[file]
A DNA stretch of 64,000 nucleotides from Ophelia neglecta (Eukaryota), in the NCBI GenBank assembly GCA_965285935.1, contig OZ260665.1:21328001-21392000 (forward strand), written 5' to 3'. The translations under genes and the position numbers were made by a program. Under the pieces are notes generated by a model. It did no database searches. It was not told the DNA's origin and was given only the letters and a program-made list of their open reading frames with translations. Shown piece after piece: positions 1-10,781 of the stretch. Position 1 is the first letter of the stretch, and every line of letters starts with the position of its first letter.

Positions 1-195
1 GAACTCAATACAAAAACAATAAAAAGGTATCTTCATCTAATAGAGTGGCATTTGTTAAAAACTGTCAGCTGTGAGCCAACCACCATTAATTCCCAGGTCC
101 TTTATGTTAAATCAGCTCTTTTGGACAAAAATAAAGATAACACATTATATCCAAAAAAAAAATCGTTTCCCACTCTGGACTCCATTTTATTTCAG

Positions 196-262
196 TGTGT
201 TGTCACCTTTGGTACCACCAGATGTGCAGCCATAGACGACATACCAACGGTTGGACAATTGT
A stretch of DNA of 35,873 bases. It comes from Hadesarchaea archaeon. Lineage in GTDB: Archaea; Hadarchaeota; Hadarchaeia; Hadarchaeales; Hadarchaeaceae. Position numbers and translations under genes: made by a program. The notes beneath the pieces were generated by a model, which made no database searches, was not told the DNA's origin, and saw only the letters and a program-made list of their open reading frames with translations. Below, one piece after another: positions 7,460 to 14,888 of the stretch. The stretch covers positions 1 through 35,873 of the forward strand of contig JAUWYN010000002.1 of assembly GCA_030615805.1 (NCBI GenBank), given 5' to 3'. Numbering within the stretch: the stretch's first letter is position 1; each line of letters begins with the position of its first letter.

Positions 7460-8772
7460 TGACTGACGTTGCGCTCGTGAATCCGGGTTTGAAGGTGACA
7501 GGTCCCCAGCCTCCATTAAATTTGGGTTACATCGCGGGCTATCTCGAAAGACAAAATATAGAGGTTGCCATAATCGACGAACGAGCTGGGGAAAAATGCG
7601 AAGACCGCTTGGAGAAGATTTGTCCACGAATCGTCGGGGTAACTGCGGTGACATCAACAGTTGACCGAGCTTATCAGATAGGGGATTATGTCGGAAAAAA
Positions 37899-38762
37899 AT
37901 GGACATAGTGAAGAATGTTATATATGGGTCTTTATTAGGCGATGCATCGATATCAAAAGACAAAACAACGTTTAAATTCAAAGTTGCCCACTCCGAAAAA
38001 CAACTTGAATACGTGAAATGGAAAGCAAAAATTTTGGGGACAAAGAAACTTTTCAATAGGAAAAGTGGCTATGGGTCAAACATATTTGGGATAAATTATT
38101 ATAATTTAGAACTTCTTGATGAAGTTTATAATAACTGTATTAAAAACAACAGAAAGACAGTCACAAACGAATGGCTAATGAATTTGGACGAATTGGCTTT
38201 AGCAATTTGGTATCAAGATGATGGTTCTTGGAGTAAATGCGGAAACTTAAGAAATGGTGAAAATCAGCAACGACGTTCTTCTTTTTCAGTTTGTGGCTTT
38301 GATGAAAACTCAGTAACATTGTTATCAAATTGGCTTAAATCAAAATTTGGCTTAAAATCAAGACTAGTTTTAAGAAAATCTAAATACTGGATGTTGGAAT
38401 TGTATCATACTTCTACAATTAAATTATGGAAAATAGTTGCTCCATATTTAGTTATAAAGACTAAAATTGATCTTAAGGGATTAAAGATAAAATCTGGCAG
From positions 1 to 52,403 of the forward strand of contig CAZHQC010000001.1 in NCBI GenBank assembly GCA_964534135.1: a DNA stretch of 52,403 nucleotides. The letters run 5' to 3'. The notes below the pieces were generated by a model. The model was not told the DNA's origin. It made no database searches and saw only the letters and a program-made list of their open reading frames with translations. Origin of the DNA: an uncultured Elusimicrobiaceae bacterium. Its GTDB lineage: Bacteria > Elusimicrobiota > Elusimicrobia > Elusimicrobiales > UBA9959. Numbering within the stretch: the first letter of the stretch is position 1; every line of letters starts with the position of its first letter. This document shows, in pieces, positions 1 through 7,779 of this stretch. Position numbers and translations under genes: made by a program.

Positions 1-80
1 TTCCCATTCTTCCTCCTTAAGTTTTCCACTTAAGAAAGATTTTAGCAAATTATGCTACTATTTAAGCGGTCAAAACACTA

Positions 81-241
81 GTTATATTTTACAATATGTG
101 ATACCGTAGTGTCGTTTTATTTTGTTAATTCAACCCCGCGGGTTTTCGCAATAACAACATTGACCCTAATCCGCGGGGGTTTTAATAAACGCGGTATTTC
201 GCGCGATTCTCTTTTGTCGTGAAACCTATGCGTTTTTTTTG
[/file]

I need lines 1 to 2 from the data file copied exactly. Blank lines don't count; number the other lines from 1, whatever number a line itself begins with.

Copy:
A DNA stretch of 64,000 nucleotides from Ophelia neglecta (Eukaryota), in the NCBI GenBank assembly GCA_965285935.1, contig OZ260665.1:21328001-21392000 (forward strand), written 5' to 3'. The translations under genes and the position numbers were made by a program. Under the pieces are notes generated by a model. It did no database searches. It was not told the DNA's origin and was given only the letters and a program-made list of their open reading frames with translations. Shown piece after piece: positions 1-10,781 of the stretch. Position 1 is the first letter of the stretch, and every line of letters starts with the position of its first letter.

Positions 1-195